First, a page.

Casemate Square is one of the two main areas people congregate in Gibraltar, currently for fun and entertainment, but that wasn’t always the case. It was under the control of Spain until the Treaty of Utrecht in the early seventeen hundreds when Britain received control. The word casemate comes from the Spanish term meaning a fortified position, chamber or an armored enclosure; in fact early seventeenth century Spanish plans show this area as La Barcina.
Most of the popular open air restaurants and venders for food and drink are located here whereas Main Street is the area where the tourists shop alongside local residents; finding everything needed and often more than is expected at first glance. The Casemate Square area and Main Street run parallel to each other and visitors can find local history and culture entwined by visiting sites such as Saint Andrew’s Church. One other comforting fact that visitors can take comfort in is that both the Main
Street and Casemate Square are preferable for first time visitors since it is a public place that is not frequented by people with unscrupulous intentions due to the crowds of people that can be found here night and day alike.Gibraltarians are proud of the Casemate Square which they consider their central plaza, is located just a short distance away from the Gibraltar wall entrance and considered the principal entry way into Gibraltar. The street leading to the Main Street passes by Casemate Square.
For United States citizens homesick for American food a Burger King and Pizza Hut can be found in the Casemate Square.In Casemate Square, as with much of Gibraltar, there are many different ethnic peoples represented, for example in the second zone, the Moroccans lived. They came to Gibraltar in the late nineteen sixties after General Franco closed the gates of the frontier. In the 1770’s the chief engineer added the Casemates building as a bombproof barracks for the soldiers but it was not finished until 1817.
The history of the Casemates area really begins with the Muslim engineers who decided that the beach was perfect place to lay down the foundations for the City of Victory in 1160. This was in preparation to take over Gibraltar which was mostly unpopulated. The Sultan of Morocco, Abd-al-Mummin had a grand scheme to establish the Muslim presence here. The settled area was from the castle to the land below and the calm anchorage made the perfect place to bring in boats for repairs.The area came under Spanish control in the early thirteen hundreds, and the Casemate Square was a walled city with towers and gates.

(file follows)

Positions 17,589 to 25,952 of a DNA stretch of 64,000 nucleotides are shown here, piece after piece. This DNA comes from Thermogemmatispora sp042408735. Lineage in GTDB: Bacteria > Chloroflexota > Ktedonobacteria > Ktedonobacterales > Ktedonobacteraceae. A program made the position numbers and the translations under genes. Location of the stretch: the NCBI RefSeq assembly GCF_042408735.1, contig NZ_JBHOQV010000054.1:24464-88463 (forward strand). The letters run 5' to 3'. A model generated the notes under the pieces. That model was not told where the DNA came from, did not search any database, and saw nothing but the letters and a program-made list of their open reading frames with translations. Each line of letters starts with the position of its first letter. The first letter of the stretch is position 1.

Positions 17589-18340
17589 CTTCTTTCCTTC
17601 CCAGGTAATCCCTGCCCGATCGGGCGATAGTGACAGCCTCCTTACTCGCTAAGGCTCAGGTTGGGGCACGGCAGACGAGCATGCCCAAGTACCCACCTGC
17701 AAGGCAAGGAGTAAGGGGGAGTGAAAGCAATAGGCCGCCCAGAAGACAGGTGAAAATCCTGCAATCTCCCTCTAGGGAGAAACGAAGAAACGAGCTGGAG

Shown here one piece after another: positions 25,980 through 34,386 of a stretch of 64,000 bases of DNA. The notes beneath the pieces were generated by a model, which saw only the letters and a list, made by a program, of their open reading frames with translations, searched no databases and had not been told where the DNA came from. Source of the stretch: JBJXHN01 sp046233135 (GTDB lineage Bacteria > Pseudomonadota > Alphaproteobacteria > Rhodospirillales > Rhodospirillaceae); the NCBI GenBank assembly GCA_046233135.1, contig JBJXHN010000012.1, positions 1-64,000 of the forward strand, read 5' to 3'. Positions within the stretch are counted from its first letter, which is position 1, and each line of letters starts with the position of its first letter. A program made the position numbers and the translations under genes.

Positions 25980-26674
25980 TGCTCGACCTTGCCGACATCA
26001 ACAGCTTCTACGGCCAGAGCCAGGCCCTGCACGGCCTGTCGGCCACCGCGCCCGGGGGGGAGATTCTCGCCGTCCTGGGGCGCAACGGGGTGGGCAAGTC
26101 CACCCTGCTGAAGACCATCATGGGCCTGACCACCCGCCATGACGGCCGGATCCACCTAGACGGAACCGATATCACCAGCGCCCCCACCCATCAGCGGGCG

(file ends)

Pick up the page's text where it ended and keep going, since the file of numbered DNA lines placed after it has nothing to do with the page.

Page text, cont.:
The monarch of Spain, Ferdinand IV ordered a shipyard to be built but eventually it fell into disuse because the sea and sand caused the foundation to drop.This was the problem the British encountered when they took over in the seventeen hundreds. They built the fortress walls and battlements on higher more solid ground, some not being completed until after the infamous Great Siege.
After the Great Siege, the government of the United Kingdom decided to demolish the buildings that had suffered great damage. Few of the buildings were saved and the area became the open plaza area known today as the Casemate Square. It was a popular place for the rulers to carry out the punishment of the known enemies of the state until the practice was stopped. Now in the twenty-first century, the bands and partying are an important part of the tourism and economy of Gibraltar.
During the day, the hot summer days provide the perfect chance to take meals and drink outside. One of the interesting places to visit is nearby Irish Town, with a calmer atmosphere prevails and several notable bars worthy of the name. In Casemate Square, one of the popular bars is named after the noted Admiral Nelson. The Lord Nelson features the best in steak and fresh fish, all prepared with care and the drink is chosen with care. The music features live bands specializing in classic rock.The reclaimed land near the Gibraltar airport just before the Casemate Square is important for the Marina Inn. This seafood restaurant offers food influenced by the culture of Spain.
The local specialties, the raciones, are meant to be shared. Veal, pork, baby octopi and anchovies are also popular.But the chief attraction at the Casemates Square is the Ceremony of the Keys, that re-enacting the locking of the gates that lead to the old Gibraltar garrisons. Like its counterpart in London, the Ceremony of the Keys, carries on the tradition that history is not dull but a living part of life. Perhaps that only adds to the mystery and attraction of the Casemate area, the ghosts of the people who fought and died for the lonely bit of strategic ground.